Corynebacterium pseudotuberculosis is a gram-positive, pleomorphic, intracellular, facultative anaerobic rod with worldwide distribution. The bacterium causes ulcerative lymphangitis, external subcutaneous abscesses, and internal abscesses (systemic infection) in horses. The North American geographic distribution of disease is concentrated in the western and southwestern regions of the United States, but cases of C pseudotuberculosis infection have been reported throughout the United States. In recent years, disease caused by this organism has increased in prevalence in the Northwest and Midwestern United States and Western Canada.
Two species-specific biotypes of C pseudotuberculosis have been identified on the basis of differences in nitrate reduction, and DNA fingerprinting techniques have revealed multiple strains. Biotypes isolated from small ruminants are nitrate-reduction negative, whereas those from horses are nitrate positive. From the results of DNA studies, the terms biovar equi for nitrate-positive and biovar ovis for nitrate-negative strains were proposed. Natural cross-species transmission does not seem to occur between sheep and horses; however, cattle can become infected with either biotype.
The biologic reservoir for C pseudotuberculosis is soil. The equine biovar is able to survive and multiply in different types of soil under a wide range of environmental conditions.
The portal of entry of this soil-borne organism is thought to be through abrasions or wounds in the skin or mucous membranes. Epidemiologic studies suggest that the disease can be transmitted through horse-to-horse contact or from infected to susceptible horses by insects, other vectors, or contaminated soil; the incubation period is variable, estimated at 3 to 4 weeks. Many insects have been incriminated as vectors for transmission of the disease to horses, including Haematobia irritans, Musca domestica, and Stomoxys calcitrans. The regional location of abscesses suggests that ventral midline dermatitis is a predisposing cause of infection.
The incidence of disease fluctuates considerably from year to year, presumably because of environmental factors, such as drought and temperature and herd immunity. To date, the definitive environmental factors supporting the spread of infection have not been determined. The highest incidence is observed in the summer and fall, although cases may be seen all year.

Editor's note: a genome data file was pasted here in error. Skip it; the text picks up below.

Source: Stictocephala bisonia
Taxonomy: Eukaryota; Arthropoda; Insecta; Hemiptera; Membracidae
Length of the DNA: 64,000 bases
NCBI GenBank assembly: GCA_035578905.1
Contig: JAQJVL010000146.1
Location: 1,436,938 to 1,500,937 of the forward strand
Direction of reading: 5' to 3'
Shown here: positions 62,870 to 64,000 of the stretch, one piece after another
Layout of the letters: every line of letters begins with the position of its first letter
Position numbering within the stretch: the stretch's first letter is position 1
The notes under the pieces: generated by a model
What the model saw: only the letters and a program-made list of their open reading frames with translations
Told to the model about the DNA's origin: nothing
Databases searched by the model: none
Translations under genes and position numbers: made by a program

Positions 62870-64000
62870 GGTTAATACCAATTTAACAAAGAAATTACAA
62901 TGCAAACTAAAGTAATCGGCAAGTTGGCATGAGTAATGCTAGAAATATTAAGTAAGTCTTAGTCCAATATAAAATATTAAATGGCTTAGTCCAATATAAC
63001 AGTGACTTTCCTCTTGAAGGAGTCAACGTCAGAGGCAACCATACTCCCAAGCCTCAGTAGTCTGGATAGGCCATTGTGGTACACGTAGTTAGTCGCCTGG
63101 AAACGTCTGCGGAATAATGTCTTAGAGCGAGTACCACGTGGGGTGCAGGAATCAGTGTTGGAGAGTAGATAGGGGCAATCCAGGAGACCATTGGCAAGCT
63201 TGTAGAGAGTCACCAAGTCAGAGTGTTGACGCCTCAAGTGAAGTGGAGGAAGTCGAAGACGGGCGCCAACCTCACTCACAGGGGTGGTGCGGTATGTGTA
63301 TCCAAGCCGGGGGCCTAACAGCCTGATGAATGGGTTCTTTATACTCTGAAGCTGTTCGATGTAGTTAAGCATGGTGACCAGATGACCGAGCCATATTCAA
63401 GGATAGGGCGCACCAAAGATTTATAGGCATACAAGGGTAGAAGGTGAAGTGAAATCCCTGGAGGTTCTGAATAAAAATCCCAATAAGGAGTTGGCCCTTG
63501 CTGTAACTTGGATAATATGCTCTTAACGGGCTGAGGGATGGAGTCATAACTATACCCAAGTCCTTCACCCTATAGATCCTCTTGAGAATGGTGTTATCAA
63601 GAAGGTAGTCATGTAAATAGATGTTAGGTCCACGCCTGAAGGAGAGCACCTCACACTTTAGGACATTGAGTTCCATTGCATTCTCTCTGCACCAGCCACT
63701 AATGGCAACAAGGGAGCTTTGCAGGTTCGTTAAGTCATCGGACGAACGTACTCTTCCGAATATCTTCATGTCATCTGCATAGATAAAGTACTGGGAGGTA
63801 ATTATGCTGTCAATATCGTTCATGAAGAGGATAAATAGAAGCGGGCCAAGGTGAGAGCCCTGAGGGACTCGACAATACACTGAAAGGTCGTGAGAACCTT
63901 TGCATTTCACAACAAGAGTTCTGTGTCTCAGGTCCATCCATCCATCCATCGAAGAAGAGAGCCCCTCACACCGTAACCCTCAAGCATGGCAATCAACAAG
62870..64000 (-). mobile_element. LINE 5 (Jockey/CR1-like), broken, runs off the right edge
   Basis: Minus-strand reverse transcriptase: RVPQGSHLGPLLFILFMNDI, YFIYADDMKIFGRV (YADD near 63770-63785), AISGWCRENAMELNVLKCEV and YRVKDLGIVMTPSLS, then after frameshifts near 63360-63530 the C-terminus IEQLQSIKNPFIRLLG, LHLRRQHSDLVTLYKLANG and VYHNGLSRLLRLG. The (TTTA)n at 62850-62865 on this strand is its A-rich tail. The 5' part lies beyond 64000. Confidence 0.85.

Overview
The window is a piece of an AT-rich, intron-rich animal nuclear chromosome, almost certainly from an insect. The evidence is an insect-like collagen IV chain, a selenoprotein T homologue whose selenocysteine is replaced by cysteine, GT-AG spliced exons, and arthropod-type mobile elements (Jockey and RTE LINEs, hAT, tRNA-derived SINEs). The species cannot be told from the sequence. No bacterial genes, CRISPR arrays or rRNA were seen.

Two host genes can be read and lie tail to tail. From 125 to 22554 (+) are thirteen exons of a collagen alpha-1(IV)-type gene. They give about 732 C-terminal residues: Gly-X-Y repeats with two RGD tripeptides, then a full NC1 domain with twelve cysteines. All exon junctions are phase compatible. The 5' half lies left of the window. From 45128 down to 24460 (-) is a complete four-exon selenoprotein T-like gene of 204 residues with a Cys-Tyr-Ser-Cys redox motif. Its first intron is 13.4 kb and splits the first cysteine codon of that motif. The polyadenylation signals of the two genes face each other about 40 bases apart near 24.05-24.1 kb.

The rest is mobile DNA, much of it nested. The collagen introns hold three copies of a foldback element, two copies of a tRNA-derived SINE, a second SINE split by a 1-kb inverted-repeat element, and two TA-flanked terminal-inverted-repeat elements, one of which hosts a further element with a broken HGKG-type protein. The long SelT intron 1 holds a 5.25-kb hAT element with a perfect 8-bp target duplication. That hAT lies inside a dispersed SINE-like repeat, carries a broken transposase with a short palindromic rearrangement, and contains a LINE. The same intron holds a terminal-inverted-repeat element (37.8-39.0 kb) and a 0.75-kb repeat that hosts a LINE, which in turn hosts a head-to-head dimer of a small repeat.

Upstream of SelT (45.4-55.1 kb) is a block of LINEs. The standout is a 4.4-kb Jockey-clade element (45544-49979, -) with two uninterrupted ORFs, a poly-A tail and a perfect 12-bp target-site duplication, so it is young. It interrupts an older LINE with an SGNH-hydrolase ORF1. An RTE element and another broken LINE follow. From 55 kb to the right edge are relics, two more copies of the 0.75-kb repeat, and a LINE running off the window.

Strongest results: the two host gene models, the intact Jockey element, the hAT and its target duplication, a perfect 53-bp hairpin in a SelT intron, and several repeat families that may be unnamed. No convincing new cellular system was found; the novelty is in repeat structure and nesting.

Most horses experience a single episode of infection, becoming resistant to infection in subsequent years. In one retrospective study, 9% of the study horses had recurrent episodes of infection over subsequent years, and 8% had systemic infection. Horses with systemic infection and horses with more complicated cases of infection are often detected 1 to 2 months after having external infection or after there has been an outbreak on the premises. No breed or sex predisposition has been documented. Horses of all ages may be affected, although the low incidence of disease in foals younger than 6 months suggests possible colostral protection in foals born to mares in endemic areas.
Clinical and Clinicopathologic Features
External abscesses may arise anywhere on the body but develop most frequently in the pectoral region and along the ventral midline of the abdomen. This form of infection is commonly known as pigeon fever, because of the large size of the pectoral abscesses giving the contour or appearance of a pigeon’s breast, or dryland distemper, because of its prevalence in arid geographic regions. Abscesses contain tan, odor-free, purulent exudate and are usually well encapsulated. Additional sites with a predilection for abscess formation include the prepuce, mammary gland, axilla, triceps musculature, limbs, and head. Less common areas are the thorax, neck, parotid gland, guttural pouches, larynx, flanks, umbilicus, tail, and rectum. Septic joints and osteomyelitis have been reported. Horses may have an abscess involving a single site or involving multiple regions of the body. It is common to observe multiple subcutaneous abscesses coursing along a suspected lymphatic vessel.